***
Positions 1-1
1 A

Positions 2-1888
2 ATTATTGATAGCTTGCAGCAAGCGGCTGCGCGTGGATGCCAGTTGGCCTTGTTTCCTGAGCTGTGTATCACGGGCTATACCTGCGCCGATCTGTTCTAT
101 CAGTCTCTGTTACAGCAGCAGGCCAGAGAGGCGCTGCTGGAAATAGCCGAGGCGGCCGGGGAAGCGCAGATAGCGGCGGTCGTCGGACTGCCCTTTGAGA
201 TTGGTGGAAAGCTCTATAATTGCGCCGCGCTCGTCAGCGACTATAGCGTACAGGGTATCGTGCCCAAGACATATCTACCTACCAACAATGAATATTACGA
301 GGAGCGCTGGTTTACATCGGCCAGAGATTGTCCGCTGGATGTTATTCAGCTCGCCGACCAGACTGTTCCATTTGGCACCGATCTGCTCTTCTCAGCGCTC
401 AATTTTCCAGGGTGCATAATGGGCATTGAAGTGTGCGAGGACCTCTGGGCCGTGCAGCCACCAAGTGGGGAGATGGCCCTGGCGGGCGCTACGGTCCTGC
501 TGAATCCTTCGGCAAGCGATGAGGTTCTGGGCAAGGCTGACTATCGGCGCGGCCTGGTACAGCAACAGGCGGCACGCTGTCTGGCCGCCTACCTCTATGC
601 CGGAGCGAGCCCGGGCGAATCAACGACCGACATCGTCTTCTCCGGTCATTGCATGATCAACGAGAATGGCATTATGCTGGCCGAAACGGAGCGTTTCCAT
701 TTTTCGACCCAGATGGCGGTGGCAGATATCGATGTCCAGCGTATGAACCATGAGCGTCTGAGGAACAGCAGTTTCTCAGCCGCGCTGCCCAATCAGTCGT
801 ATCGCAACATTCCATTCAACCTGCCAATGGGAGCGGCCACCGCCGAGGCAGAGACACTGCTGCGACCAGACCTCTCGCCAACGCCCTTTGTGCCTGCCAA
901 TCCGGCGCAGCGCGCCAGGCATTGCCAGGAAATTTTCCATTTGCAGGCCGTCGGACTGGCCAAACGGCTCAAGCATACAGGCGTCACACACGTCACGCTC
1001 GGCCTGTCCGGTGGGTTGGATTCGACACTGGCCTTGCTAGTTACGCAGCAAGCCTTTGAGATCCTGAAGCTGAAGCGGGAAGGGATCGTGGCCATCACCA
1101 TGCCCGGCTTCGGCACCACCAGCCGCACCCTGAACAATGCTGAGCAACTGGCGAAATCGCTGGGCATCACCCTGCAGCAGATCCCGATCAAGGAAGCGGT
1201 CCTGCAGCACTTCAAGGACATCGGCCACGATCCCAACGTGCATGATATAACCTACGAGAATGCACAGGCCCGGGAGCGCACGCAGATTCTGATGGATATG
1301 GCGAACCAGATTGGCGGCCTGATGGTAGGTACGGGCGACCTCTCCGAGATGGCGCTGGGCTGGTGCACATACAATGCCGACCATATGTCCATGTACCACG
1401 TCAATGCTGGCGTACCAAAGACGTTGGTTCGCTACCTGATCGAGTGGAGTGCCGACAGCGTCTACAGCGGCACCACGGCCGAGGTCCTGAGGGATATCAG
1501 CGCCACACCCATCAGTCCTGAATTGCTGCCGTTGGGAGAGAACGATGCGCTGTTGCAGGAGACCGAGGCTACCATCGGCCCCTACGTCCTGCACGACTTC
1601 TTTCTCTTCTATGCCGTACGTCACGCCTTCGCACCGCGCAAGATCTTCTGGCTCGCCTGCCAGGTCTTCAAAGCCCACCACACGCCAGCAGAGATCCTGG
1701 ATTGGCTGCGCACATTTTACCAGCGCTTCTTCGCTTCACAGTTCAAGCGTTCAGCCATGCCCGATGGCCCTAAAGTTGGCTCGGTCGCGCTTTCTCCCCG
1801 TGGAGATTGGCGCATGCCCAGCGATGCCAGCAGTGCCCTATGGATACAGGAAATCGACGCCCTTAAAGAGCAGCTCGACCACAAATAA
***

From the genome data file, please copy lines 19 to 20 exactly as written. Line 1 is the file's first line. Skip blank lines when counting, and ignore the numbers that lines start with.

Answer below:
1501 CGCCACACCCATCAGTCCTGAATTGCTGCCGTTGGGAGAGAACGATGCGCTGTTGCAGGAGACCGAGGCTACCATCGGCCCCTACGTCCTGCACGACTTC
1601 TTTCTCTTCTATGCCGTACGTCACGCCTTCGCACCGCGCAAGATCTTCTGGCTCGCCTGCCAGGTCTTCAAAGCCCACCACACGCCAGCAGAGATCCTGG